Make a Pattern-Free Bohemian Blouse
If you’ve got an afternoon and a couple of yards of fabric, you can create a pretty peasant blouse based on your measurements. This blouse has a drawstring neckline with a faced front placket. We show it with full, long sleeves, but you can make the sleeves any length you prefer.
Take your measurements
Begin by measuring your bust and hips; record the larger of these two measurements. Then measure from your neck to the desired finished length. Next, measure from your neck over your shoulder to the desired finished sleeve length. Finally, measure the circumference of the fullest part of your upper arm. These numbers are the basis for the pattern.
Draft the peasant blouse patterns
This blouse calls for two patterns: one for the front and back, and another for the sleeves. Both are rectangles.
Make this the length you measured, plus 2 inches for a hem and a neckline casing. The width is half the larger of your bust or hip measurement, plus a minimum of 5 inches of ease, and one inch for seam allowances. If your fabric is light, drapey, or sheer, you can double the width for a full, floaty blouse. If the fabric is stiff or heavy, keep the ease minimal.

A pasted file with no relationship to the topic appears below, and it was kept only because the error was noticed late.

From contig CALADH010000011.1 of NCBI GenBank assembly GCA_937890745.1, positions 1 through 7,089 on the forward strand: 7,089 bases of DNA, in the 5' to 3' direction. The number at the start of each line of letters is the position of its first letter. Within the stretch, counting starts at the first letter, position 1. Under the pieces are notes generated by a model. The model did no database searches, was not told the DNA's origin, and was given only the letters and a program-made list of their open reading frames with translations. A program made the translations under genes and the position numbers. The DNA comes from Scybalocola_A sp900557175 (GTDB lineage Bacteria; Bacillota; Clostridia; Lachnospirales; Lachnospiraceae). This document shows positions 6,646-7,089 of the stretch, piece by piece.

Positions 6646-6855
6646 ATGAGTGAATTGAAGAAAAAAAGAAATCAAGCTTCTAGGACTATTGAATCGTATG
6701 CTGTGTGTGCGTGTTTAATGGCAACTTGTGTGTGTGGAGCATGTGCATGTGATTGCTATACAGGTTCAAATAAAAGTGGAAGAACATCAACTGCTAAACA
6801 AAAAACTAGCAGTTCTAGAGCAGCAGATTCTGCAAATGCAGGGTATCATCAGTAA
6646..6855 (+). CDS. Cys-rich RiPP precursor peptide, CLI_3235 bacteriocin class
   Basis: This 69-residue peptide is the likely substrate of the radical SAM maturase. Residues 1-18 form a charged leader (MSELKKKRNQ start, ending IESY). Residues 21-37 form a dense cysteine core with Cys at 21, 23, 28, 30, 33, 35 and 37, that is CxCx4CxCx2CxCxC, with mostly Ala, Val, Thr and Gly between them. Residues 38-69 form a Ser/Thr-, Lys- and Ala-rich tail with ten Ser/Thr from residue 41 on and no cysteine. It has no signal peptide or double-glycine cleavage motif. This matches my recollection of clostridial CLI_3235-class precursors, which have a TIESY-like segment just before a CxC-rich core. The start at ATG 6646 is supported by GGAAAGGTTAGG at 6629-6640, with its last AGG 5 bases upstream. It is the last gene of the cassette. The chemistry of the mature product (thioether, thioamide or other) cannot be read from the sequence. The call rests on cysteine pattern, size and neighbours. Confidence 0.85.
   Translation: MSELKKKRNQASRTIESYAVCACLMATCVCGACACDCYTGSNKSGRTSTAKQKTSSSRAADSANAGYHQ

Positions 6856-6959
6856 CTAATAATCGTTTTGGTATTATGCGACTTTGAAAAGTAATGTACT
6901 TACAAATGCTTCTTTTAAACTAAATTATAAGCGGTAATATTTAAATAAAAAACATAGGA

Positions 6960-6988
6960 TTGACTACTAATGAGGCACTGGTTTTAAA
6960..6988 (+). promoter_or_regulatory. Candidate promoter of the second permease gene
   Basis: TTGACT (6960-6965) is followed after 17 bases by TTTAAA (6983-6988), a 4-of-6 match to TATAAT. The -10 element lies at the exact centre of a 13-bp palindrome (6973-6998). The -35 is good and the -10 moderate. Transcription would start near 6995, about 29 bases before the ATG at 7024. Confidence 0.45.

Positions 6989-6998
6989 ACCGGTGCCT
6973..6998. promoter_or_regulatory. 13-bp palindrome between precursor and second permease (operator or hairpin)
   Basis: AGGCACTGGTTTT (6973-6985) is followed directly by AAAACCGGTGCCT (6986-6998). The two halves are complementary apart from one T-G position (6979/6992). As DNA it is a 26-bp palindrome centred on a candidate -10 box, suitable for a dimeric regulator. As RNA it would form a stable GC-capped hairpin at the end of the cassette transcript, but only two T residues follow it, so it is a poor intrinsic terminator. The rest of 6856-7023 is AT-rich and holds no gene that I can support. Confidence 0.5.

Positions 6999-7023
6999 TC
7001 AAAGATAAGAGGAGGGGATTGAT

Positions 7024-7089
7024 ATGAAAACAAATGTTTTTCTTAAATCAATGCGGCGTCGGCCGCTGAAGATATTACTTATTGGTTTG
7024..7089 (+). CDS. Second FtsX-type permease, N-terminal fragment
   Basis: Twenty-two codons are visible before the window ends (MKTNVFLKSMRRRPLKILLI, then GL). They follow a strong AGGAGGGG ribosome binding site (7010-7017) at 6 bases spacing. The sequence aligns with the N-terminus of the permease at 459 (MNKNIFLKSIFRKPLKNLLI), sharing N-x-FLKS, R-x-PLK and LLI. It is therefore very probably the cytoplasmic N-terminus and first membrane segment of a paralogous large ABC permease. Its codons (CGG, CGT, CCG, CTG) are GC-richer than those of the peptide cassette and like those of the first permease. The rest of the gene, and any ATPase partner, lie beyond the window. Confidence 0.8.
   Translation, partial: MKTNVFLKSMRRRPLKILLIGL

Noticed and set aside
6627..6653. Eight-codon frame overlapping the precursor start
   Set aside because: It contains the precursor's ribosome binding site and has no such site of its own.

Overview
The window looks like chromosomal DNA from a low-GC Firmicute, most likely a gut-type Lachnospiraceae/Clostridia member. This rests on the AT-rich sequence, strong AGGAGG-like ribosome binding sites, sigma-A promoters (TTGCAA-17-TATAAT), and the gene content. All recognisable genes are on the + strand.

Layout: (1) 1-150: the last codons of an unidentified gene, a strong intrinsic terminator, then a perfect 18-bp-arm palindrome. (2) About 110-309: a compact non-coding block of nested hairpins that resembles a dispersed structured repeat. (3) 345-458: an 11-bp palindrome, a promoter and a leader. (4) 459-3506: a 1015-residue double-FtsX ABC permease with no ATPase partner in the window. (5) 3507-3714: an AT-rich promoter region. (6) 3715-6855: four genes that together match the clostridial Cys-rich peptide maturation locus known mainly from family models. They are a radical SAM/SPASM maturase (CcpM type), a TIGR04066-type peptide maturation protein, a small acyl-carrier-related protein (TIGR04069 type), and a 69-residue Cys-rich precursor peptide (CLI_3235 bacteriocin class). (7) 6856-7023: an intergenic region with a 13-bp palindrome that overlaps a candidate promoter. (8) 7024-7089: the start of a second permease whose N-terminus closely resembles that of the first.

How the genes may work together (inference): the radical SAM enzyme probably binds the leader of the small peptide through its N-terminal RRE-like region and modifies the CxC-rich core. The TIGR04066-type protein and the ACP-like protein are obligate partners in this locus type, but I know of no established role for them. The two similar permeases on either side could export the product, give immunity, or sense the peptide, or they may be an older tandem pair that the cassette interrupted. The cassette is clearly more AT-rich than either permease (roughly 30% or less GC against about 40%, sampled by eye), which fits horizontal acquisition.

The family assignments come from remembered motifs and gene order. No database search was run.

Make this the length you measure, plus 2 inches for a neckline casing and either a hem or casing at the wrist. The width is the arm circumference plus at least 5 inches of ease. You may want to add the same proportion of ease as for the body, but if you prefer a fuller or narrow sleeve, add more or less. Add 1 inch for seam allowances.
Cut and assemble the peasant blouse
Cut two each of the patterns. Follow the instructions in the video to see these basic steps:
- Press the neckline casings.
- Cut and install the front placket.
- Trim the upper corners of each piece to create raglan seams. Join the sleeves to the front and back.
- Sew the neckline casing in place.
- Sew the side and underarm seams.
- Press and stitch the hem.
- Finish the sleeve hems, either with a double-fold hem, or a casing.
- Insert a ribbon, cord, or self-fabric tube into the neckline casing, with a safety pin or bodkin. If desired, insert elastic or drawstrings into the sleeve hems.
Once you’ve completed your blouse, consider pairing it with a custom godet skirt.
Other options include lengthening the blouse into a dress—mini to maxi—or cutting it short and adding elastic under the bust for a cute crop top. Make it sleeveless by leaving the sleeves off entirely, and letting the neckline drawstring serve as straps over your shoulders.
Photos by Jack Deutsch.
Get the latest including tips, techniques and special offers straight to your inbox.